This reduces the surface area from 4500 square inches to 100 square inches. As mentioned before, the pads also alternate between light and dense materials, which further dampens the amount of vibrational noise transferred through each successive layer. Although this doesn’t put a pure air gap in, it puts in a lot more air, and the few points that are connected break up the soundwave by switching density of material several times.
A nice side benefit is that this decoupling blocked a lot more than heels. That air/water transition we talked about before tackles a large amount of the airborne sound already, and our walls did a good job at getting the rest. So vibration really was our weakpoint, and after installing the sound isolator under our tanks, we heard less from cars, less from our own lobby, and just less in general.
The Shoe Machine Next Door
First we had to figure out what machine was making the noise. George, our neighbor, was kind enough to let us run some experiments. So, we threw on the owners in a tank, had him use his various machines, and had a runner go back and forth between his shop and ours until we found the culprit.
It was definitely not the machine we thought it was, nor was it an obvious candidate. And it was persistent – even after putting in the vibration isolation pads, the dull thud was still getting through.
So we made a small stand, put pads on the bottom of it, and put it under George’s machine. This decoupled the machine from the floor on his side, so now there were two points of decoupling in the system. The machine was small and mobile enough that this was a possibility (whereas soundproofing the salon floor would have been a nightmare).
Voila! Shoe machine silenced!
How is the Inside Room Supported?
Or: if the Room Within a Room is supposed to have an air gap around it, how does it stay afloat? As we saw with the float tank, the best we can do is decouple it. Sometimes this means putting the tank on vibration isolation pads. Another more expensive solution is a full false floor.
For the ceiling, you can hang a drop ceiling, decoupled with special hangers that are mounted to your existing ceiling.
For the walls, you can use single stud walls with sound channeling (to create an artificial gap), staggered stud walls (for an air gap, but which shares the same top and base plates), or totally separate double studs.
[IMPORTANT: Make sure the drywall on the outer wall goes all the way up to the roof. If it stops at the ceiling, that will be a large weak point in the system. We made this mistake, and had to cut open our ceiling and meticulously patch the joist bays to correct it.]
It’s not a complete airgap, but it gets close.
Holes in your Walls for Plumbing and Electrical?
There are special fixtures specifically for soundproofing. For the electrical boxes, at the very least you end up wrapping them in sound putty (which is like a flexible clay you wrap around them before you put them in the wall). Sound caulk every seam, and before you seal your fixtures in, fill any gaps with sound caulk as well.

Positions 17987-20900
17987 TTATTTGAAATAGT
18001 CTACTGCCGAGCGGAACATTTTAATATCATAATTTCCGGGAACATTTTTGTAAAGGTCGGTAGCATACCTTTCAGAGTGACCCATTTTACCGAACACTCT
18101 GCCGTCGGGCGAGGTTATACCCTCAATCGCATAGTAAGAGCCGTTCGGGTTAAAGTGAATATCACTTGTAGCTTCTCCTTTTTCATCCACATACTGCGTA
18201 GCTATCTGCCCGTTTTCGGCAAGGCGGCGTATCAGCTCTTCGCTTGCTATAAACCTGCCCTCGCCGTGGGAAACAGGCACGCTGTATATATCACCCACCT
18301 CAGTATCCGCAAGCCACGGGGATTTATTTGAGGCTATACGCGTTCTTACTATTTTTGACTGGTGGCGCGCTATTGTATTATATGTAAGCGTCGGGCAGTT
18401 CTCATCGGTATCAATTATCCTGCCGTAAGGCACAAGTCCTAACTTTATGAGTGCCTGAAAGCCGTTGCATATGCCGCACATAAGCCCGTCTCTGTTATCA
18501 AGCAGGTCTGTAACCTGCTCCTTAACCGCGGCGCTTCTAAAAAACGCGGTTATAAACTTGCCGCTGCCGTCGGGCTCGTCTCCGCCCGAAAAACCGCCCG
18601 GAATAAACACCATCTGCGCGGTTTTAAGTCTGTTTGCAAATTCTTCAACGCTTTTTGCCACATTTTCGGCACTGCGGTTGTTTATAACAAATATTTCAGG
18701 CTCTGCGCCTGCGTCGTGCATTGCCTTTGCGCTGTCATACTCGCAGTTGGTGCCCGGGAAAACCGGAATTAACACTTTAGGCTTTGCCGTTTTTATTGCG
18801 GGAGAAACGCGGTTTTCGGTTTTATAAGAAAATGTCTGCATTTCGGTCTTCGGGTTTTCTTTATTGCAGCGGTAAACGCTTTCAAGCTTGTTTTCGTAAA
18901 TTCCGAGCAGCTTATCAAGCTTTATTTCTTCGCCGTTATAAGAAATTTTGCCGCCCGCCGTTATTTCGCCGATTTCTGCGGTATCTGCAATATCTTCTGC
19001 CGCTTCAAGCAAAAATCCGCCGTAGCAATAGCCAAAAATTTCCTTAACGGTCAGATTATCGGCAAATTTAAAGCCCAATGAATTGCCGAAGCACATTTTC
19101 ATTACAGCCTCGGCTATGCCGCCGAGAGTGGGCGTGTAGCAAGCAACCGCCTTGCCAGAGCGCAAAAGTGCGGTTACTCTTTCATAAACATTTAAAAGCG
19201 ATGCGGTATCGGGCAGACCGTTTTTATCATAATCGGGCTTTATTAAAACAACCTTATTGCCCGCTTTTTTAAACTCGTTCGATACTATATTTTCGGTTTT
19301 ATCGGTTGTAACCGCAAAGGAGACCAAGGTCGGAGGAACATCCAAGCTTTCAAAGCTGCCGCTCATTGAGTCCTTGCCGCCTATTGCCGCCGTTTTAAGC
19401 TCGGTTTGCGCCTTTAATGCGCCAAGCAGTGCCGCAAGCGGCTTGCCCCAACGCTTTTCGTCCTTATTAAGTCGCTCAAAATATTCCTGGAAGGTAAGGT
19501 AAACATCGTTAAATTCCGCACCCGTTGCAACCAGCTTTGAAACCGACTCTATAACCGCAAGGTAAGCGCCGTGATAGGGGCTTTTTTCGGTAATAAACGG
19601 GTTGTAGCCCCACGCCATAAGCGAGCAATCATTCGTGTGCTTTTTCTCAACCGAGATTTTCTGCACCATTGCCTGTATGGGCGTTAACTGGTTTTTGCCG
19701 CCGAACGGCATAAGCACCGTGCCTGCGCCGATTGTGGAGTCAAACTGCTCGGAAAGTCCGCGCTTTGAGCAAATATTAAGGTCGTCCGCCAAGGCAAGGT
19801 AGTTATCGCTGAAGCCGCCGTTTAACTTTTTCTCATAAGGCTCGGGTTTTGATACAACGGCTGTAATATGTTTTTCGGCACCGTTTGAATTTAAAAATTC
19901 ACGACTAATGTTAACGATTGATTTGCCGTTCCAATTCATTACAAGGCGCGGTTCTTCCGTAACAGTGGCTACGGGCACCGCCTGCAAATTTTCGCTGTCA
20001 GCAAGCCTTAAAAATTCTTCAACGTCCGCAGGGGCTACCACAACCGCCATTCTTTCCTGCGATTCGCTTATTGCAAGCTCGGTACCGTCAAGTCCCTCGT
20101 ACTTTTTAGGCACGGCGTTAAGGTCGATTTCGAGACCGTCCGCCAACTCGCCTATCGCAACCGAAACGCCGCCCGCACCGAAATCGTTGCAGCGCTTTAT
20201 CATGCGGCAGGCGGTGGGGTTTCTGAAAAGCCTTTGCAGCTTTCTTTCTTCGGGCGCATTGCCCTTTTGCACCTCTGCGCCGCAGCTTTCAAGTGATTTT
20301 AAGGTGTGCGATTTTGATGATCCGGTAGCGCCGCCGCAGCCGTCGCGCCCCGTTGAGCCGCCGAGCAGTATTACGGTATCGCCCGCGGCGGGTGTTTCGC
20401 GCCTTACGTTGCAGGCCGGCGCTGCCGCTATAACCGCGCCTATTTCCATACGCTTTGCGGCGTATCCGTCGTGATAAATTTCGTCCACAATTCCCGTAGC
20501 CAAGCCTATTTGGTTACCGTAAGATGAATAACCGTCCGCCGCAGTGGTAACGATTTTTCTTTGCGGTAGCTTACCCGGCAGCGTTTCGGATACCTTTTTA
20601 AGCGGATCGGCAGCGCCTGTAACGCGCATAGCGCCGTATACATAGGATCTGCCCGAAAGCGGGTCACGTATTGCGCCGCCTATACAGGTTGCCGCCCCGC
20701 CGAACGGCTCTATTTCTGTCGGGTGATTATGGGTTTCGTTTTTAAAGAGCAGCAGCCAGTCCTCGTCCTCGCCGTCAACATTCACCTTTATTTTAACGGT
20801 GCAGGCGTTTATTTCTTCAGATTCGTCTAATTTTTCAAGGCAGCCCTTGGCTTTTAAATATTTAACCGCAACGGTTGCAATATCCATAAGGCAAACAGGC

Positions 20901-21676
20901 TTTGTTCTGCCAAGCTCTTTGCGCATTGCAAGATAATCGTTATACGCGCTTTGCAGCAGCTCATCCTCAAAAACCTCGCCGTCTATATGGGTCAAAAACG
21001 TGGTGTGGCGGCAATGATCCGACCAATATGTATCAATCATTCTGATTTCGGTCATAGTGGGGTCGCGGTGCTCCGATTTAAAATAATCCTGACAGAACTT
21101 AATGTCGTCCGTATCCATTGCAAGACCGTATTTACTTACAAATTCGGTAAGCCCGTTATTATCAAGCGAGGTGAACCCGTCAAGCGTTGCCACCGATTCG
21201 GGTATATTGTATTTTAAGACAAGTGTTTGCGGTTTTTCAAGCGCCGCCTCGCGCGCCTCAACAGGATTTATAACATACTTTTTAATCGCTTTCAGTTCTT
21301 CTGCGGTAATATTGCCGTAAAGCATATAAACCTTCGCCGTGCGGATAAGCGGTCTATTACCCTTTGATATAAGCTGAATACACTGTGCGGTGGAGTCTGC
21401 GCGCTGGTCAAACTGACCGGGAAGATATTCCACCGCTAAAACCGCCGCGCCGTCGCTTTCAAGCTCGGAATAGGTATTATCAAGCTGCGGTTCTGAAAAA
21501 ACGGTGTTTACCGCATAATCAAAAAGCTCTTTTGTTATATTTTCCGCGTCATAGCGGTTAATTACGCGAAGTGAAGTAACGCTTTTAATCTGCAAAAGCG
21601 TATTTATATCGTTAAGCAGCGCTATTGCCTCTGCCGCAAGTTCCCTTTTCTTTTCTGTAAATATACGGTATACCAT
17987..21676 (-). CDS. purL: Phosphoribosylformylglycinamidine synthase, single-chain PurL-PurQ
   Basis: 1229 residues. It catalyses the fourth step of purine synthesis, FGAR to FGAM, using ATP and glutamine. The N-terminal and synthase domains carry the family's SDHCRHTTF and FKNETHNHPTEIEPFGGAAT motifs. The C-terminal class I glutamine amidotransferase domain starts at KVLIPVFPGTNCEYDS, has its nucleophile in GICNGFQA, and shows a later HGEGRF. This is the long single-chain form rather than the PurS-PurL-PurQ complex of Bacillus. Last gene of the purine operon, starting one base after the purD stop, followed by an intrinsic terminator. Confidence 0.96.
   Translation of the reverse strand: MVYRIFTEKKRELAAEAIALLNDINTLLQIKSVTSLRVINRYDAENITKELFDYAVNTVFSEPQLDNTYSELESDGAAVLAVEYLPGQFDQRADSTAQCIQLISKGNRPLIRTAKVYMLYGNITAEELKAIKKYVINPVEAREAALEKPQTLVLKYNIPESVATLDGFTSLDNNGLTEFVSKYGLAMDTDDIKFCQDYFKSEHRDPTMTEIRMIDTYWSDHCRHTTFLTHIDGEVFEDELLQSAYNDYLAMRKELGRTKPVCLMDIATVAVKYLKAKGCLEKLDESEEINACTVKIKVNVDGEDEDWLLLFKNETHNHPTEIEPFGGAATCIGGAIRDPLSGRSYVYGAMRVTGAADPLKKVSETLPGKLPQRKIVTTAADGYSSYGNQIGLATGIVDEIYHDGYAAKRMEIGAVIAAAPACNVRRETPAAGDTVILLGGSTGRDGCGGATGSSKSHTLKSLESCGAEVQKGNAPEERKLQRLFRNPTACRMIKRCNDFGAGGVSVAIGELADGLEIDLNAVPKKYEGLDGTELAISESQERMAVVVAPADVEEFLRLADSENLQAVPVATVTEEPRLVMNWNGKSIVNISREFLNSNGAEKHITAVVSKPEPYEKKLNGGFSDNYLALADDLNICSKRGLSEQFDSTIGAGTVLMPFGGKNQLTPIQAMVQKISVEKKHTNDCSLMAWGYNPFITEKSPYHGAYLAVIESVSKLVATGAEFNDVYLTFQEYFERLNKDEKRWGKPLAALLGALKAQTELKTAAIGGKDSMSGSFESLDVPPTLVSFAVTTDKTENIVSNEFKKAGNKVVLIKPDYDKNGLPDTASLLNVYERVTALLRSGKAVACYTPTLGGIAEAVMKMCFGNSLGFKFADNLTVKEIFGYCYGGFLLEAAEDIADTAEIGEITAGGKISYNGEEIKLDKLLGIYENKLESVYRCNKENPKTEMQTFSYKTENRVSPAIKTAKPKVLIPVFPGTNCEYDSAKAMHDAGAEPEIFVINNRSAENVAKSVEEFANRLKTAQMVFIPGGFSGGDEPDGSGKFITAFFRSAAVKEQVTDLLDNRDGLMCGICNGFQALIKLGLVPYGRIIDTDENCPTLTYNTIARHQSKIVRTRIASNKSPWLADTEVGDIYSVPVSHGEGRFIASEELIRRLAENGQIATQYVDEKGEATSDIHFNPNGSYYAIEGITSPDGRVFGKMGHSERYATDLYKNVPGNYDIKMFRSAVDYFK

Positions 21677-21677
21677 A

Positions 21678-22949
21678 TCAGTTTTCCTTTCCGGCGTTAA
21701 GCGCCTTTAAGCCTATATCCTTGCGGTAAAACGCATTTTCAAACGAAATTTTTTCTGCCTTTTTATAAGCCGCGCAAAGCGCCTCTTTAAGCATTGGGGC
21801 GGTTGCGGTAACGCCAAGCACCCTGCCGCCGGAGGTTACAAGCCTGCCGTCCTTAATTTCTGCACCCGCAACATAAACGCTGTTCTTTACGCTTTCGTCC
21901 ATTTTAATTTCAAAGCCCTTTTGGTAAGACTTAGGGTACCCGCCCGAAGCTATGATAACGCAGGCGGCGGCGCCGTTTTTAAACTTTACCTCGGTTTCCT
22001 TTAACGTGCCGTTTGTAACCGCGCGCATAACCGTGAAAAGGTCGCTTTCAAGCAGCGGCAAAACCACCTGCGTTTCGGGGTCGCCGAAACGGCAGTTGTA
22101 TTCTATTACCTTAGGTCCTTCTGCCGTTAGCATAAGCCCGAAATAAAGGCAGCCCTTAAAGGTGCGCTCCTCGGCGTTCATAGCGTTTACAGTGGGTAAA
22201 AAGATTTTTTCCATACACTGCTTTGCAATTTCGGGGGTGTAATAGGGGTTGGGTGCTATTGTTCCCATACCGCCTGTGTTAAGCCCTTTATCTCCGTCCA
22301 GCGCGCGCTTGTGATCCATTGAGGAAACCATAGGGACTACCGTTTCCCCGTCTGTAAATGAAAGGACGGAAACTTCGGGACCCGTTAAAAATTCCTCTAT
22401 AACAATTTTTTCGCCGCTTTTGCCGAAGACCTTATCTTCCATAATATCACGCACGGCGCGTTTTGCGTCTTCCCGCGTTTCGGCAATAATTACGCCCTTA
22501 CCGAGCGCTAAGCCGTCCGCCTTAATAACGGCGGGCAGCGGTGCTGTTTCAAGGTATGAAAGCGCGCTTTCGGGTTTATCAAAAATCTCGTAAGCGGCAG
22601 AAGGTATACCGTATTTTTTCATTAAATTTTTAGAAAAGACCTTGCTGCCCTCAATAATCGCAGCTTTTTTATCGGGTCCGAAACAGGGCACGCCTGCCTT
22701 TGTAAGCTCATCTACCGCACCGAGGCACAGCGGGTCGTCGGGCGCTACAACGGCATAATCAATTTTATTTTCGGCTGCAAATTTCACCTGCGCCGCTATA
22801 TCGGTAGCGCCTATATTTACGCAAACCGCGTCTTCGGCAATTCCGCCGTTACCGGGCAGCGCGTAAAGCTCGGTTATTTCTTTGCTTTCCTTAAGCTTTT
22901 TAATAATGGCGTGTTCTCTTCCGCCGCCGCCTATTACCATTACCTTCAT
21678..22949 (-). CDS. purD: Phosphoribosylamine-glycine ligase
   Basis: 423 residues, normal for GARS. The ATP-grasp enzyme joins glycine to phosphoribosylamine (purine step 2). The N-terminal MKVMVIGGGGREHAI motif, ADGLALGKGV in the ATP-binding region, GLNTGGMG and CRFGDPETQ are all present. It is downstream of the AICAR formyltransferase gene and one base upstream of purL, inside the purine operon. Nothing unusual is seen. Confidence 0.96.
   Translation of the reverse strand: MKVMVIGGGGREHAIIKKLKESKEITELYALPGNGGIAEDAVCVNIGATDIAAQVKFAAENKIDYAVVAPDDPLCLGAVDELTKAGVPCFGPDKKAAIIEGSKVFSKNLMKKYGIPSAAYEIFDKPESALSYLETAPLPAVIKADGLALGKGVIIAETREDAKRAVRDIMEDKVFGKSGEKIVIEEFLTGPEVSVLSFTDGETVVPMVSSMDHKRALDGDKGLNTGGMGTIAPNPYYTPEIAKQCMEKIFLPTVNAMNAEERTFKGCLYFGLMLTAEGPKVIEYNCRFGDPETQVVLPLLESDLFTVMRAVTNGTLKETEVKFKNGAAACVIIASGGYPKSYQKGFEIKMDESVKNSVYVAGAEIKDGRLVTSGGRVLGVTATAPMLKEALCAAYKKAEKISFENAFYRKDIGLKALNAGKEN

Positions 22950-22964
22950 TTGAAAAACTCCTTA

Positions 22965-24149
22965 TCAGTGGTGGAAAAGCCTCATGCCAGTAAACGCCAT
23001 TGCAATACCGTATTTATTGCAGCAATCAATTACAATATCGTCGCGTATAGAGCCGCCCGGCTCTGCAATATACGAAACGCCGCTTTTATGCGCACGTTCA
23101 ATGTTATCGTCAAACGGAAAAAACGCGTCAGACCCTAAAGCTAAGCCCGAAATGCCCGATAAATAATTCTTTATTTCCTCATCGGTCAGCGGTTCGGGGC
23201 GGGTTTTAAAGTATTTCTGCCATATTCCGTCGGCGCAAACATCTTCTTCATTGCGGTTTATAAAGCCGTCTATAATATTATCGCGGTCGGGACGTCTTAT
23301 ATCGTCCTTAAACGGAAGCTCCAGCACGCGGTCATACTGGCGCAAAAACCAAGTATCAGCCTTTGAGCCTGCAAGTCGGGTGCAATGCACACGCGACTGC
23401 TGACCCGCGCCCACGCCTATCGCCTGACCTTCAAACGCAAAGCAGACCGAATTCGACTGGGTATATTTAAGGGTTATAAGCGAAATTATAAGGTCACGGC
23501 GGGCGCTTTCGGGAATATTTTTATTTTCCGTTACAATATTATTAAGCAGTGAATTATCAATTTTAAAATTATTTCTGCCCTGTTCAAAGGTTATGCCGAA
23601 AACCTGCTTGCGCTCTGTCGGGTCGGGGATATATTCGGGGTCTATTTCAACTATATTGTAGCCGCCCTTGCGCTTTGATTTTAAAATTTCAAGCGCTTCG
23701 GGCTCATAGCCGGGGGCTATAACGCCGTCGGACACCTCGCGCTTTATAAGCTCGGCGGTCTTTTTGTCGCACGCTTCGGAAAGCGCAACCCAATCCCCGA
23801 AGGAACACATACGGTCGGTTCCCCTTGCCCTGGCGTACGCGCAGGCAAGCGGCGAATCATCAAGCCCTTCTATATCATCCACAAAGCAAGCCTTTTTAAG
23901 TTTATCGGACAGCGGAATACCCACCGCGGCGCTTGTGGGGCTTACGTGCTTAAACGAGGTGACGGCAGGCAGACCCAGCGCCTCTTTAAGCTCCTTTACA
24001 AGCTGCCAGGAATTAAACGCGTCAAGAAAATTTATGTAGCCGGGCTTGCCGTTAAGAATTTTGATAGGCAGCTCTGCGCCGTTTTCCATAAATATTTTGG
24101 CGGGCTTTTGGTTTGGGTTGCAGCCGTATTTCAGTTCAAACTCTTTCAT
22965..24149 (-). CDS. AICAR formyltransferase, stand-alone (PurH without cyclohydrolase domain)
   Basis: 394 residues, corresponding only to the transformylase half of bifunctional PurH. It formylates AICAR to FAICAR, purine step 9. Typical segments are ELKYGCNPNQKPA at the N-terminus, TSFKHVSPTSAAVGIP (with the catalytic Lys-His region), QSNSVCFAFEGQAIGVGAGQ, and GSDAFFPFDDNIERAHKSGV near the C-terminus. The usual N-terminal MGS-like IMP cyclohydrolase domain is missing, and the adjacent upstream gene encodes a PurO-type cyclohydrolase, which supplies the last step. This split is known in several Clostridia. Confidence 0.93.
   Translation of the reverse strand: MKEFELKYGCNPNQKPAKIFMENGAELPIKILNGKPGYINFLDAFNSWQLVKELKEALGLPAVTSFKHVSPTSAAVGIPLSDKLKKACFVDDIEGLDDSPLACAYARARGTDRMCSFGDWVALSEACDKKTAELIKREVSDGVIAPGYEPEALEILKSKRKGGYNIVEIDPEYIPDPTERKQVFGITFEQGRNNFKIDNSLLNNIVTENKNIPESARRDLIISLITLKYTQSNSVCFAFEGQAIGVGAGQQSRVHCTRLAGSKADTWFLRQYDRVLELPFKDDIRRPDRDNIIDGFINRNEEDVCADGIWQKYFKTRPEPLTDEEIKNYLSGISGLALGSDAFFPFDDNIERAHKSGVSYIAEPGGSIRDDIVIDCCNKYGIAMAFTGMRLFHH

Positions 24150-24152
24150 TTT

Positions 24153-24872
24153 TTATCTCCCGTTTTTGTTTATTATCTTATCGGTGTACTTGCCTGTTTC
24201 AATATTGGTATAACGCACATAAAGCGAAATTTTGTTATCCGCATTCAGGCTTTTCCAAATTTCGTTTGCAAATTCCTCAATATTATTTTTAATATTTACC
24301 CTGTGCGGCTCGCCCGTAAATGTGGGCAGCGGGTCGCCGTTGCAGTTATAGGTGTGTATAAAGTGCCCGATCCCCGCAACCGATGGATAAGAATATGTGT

Another pro-tip is to be absolutely precise with your cuts in your walls – we measure 8 times and cut 4.
Your Walls Aren’t One Solid Piece?
Sheetrock, or drywall, is usually hung in 4′ x 8′ sheets (we use extra thick, specifically soundproof sheetrock – QuietRock is an example – to add mass to the walls. It also has Green Glue between its layers for dampening). Because they are hung in several pieces, there are seams between them.
Each piece needs to be soundcaulked before it is placed (which, believe me, is very time consuming and wears out your hands – even if you have a superhuman grip) which fills in the cracks and makes it more of a seamless, soundproof system. It also dampens the vibration between sheets.
This post is meant as an introduction to some important soundproofing concepts, but it’s always a good idea to consult a professional before you actually begin construction. These materials are many times more expensive than typical, which makes mistakes many times more expensive.
Also, don’t forget that everything you put up, in addition to being sound resistant, needs to be waterproof as well. I can say first hand that it’s very painful to meticulously craft expensive, nearly silent rooms, only to have it rot out because you didn’t know what type of grout to apply, what kind of paint to use, or what type of shower to install.
And even though hanging art is wonderful, don’t hang it from your soundproof walls. You just spent a lot of time making a solid, impenetrable surface to block noise, and now you want to put a hole in it? Avoid putting holes of any kind in your walls, even if it’s just a nail hole. And if you do, soundcaulk it in afterwards.
And finally, take what you can from all of this, and leave the rest. This blog post is equal parts anecdote and evidence, and if you feel confident launching into your own soundproofing based off of what is contained here, you should hop into a float tank and reconsider how you transmit information to action. Use this as a launching ground, but if you want to do your own work, you’ll learn a tremendous amount, but you’ve got a long and often frustrating road ahead of you.
Thanks Dylan, for letting me write this post and share it with your audience. It’s been an absolute pleasure writing it, and I hope that I get a chance to do it again. And thank you for reading all of this, and for being this strange and salty community. Float on!
Graham Talley is a Co Founder of Float On (which runs over 1,000 floats a month out of Portland, OR) and of Float Tank Solutions (which provides resources for starting and running your float center). He spends most of his time consulting and slaving away at his own center, but he occasionally gets to divert himself with planning the Float Conference and, more recently, republishing the works of John Lilly (starting with Programming and Metaprogramming in the Human Biocomputer – being released May 15, 2014).